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Article
April 1988

Conchomeatoplasty for Chronic Otitis Externa

Author Affiliations

From the Departments of Otolaryngology and Clinical Investigation, Naval Hospital, San Diego. Dr Hunsaker is now with the Department of Otolaryngology, Naval Hospital, Oakland, Calif.

Arch Otolaryngol Head Neck Surg. 1988;114(4):395-398. doi:10.1001/archotol.1988.01860160039017
Abstract

• Chronic moisture is a major cause of chronic otitis externa (COE). Moisture combined with inadequate lubrication of the stratum corneum and retention of keratin debris promote bacterial and fungal growth. In most cases of COE, creating a well-aerated, dry, self-cleaning external auditory canal prevents further infection. This can usually be accomplished by medical treatment that includes suction and swabbing. Antibiotic-steroid ear drops control infection and inflammation. Alcohol flush and warm-air ventilation dry the canal, and a hydrophobic cream lubricates and seals the stratum corneum from moisture, fungus, and bacteria. An anatomic variation, a narrow external auditory meatus leading to poor ventilation, is frequently associated with COE, which does not respond to conventional therapy. A previously unreported simple lateral conchomeatoplasty is presented. No other described meatoplasty corrects both the conchal cartilage projection and inadequate meatal skin circumference which, together, cause the small meatus. The lateral conchomeatoplasty has been used by this author for over 20 years on 35 ears. All patients showed improvement; most had complete control.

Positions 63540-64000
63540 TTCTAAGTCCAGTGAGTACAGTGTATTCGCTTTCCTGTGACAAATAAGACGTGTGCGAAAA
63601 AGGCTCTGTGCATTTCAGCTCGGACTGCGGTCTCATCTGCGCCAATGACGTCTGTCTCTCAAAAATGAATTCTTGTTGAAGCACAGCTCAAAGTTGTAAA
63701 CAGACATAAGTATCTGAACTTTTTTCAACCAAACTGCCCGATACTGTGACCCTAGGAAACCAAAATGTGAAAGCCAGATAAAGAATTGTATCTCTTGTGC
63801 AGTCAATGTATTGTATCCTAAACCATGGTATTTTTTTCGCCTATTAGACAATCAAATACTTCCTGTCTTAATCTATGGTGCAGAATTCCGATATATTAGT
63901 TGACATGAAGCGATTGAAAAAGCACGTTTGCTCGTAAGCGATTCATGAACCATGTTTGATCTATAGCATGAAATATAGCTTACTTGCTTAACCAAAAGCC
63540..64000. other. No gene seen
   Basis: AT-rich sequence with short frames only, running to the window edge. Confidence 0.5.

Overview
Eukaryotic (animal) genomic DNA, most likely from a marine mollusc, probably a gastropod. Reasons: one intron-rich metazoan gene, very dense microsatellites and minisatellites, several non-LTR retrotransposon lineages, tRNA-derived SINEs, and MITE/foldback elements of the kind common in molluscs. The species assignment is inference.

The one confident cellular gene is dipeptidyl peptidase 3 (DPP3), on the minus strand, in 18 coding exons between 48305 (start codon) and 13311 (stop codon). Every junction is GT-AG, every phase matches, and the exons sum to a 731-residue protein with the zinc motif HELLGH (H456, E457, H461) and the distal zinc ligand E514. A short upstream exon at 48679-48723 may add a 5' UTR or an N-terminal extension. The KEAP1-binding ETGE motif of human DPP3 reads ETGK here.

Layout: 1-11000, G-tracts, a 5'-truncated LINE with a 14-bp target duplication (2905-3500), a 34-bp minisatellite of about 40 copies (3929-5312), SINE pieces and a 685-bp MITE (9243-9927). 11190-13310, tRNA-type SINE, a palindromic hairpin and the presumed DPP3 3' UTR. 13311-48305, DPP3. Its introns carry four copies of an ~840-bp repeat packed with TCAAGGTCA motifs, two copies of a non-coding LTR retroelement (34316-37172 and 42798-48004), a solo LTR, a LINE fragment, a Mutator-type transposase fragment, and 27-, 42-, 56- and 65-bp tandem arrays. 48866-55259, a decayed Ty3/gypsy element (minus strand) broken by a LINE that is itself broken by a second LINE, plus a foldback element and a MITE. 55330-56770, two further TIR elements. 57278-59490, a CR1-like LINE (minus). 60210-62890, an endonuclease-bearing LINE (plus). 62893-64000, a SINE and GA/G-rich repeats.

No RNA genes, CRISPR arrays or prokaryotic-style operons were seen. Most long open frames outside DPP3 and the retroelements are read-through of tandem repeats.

(Arch Otolaryngol Head Neck Surg 1988;114:395-398)

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